To further enhance your targeting options, we’ve improved the connection between Firebase Analytics and other Firebase features, such as Dynamic Links and Remote Config. For example, you can now use Dynamic Links on your Facebook business page, and we can identify Facebook as a source in Firebase Analytics reporting. As well, you can now target Remote Config changes by User Properties, in addition to Audiences.

Build Better Games using Firebase

Firebase now has a Unity plugin!

Game developers are building great apps, and we want Firebase to work for you, too. We’ve built an entirely new plugin for Unity that supports Analytics, the Realtime Database, Authentication, Dynamic Links, Remote Config, Notifications and more. We've also expanded our C++ SDK with Realtime Database support.

Integrate Firebase Even Easier with Open-Sourced UI Library

FirebaseUI is updated to v1.0.

FirebaseUI is a library that provides common UI elements when building apps, and it’s a quick way to integrate with Firebase. FirebaseUI 1.0 includes a drop-in UI flow for Firebase Authentication, with common identity providers such as Google, Facebook, and Twitter. FirebaseUI 1.0 also added features such as client-side joins and intersections for the Realtime Database, plus integrations with Glide and SDWebImage that make downloading and displaying images from Firebase Storage a cinch. Follow our progress or contribute to our Android, iOS, and Web components on Github.

Learn More via Udacity and Join the Firebase Community

We want to provide the best tool for developers, but it’s also important that we give resources and training to help you get more out of the platform. As such, we’ve created a new Udacity course: Firebase in a Weekend! It’s an instructor-led video course to help all developers get up and running with Firebase on iOS and Android, in two days.

Finally, to help wrap your head around all our announcements, we’ve created a new demo app. This is an easy way to see how Analytics, Crash Reporting, Test Lab, Notifications, and Remote Config work in a live environment, without having to write a line of code.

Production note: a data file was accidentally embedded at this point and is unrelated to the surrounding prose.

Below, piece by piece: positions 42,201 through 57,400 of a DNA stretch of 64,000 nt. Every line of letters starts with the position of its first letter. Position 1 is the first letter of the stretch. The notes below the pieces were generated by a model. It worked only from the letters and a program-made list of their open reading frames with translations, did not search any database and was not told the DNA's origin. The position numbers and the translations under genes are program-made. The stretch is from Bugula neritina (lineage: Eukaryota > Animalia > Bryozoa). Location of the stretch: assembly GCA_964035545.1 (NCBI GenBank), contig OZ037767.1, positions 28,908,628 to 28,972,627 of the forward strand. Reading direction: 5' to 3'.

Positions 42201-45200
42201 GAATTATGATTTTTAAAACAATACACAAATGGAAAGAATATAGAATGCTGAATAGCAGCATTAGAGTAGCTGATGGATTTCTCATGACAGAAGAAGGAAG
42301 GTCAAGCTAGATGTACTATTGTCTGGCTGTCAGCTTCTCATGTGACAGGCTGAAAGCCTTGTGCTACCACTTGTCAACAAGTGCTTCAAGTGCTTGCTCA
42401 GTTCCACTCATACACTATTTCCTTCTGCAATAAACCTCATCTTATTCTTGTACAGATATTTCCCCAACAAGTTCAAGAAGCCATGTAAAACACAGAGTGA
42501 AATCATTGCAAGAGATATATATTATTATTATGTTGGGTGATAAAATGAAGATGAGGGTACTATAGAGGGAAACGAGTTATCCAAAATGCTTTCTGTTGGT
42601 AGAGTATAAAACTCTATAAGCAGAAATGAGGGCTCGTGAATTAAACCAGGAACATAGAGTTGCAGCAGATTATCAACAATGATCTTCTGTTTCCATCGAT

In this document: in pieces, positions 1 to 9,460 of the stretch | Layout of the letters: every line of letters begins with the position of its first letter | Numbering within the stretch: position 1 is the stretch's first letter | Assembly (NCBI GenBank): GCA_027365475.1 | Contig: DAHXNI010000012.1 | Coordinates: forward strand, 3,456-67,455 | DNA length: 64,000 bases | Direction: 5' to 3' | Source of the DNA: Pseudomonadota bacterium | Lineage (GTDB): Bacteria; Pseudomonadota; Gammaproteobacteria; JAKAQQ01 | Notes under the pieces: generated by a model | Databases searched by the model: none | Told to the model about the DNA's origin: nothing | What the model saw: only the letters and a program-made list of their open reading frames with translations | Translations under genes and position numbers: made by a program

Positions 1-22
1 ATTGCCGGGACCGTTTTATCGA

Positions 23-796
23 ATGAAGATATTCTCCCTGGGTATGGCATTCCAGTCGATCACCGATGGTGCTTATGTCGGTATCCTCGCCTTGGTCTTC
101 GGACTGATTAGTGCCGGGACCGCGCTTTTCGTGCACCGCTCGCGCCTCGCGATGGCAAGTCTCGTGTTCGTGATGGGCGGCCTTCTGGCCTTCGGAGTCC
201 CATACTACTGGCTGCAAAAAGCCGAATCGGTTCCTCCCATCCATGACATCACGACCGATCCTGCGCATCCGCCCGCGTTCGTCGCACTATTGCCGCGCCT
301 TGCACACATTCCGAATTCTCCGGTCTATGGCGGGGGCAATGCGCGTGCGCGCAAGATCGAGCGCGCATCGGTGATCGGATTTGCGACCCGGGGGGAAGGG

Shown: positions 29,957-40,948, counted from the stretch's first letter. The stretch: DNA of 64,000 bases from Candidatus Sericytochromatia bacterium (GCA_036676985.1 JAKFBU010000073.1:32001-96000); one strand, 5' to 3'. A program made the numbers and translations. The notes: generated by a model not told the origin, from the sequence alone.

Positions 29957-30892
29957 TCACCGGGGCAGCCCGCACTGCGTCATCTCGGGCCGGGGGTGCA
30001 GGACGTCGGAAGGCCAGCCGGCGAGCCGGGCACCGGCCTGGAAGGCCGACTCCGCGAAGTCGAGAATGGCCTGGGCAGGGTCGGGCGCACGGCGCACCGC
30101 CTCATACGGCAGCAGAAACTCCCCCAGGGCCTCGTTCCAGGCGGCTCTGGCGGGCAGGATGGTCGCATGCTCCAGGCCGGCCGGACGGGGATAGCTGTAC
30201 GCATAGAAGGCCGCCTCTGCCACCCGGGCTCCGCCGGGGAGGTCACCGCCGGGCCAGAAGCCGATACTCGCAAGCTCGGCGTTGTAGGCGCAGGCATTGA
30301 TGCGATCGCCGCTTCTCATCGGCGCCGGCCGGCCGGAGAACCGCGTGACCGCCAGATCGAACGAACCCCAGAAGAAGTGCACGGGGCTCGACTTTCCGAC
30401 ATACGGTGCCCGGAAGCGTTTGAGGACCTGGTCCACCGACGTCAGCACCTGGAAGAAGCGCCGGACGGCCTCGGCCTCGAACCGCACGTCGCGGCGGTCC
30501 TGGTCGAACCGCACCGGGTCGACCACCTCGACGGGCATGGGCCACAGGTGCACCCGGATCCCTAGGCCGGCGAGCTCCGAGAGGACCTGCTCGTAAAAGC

Helping developers build better apps and successful businesses is at the core of Firebase. We work hard on it every day. We love hearing your feedback and ideas for new features and improvements—and we hope you can see from the length of this post that we take them to heart! Follow us on Twitter, join our Slack channel, participate in our Google Group, and let us know what you think. We’re excited to see what you’ll build next!

Google Mobile Ads Unity Plugin v3.0.7

We recently launched v3.0.7 of the Google Mobile Ads Unity Plugin. The updated v3.0.7 Unity package is available for download from the Google Mobile Ads Unity Plugin GitHub repository.

Native Ads Express

This release introduces support for Native Ads Express. With Native Ads Express, you can create CSS templates that define how ads are presented in your app (things like image sizes, fonts, colors, and so on). These CSS templates are used to generate ad creatives that complement the native look and feel of your app. You can find more information on integrating Native Ads Express into Unity applications in our developer docs.

Android IL2CPP

The v3.0.7 release resolves compatibility issues with the IL2CPP scripting backend and the Google Mobile Ads Unity Plugin. This allows the use of the the IL2CPP scripting backend, a high-performance alternative to the Mono virtual machine and AOT compiler, in Unity applications with the Google Mobile Ads SDK.

The source code and a sample app for the plugin are available in our GitHub repo,asisa changelogfor this release. If you have any questions about Unity integration, you can reach us on our developer forum.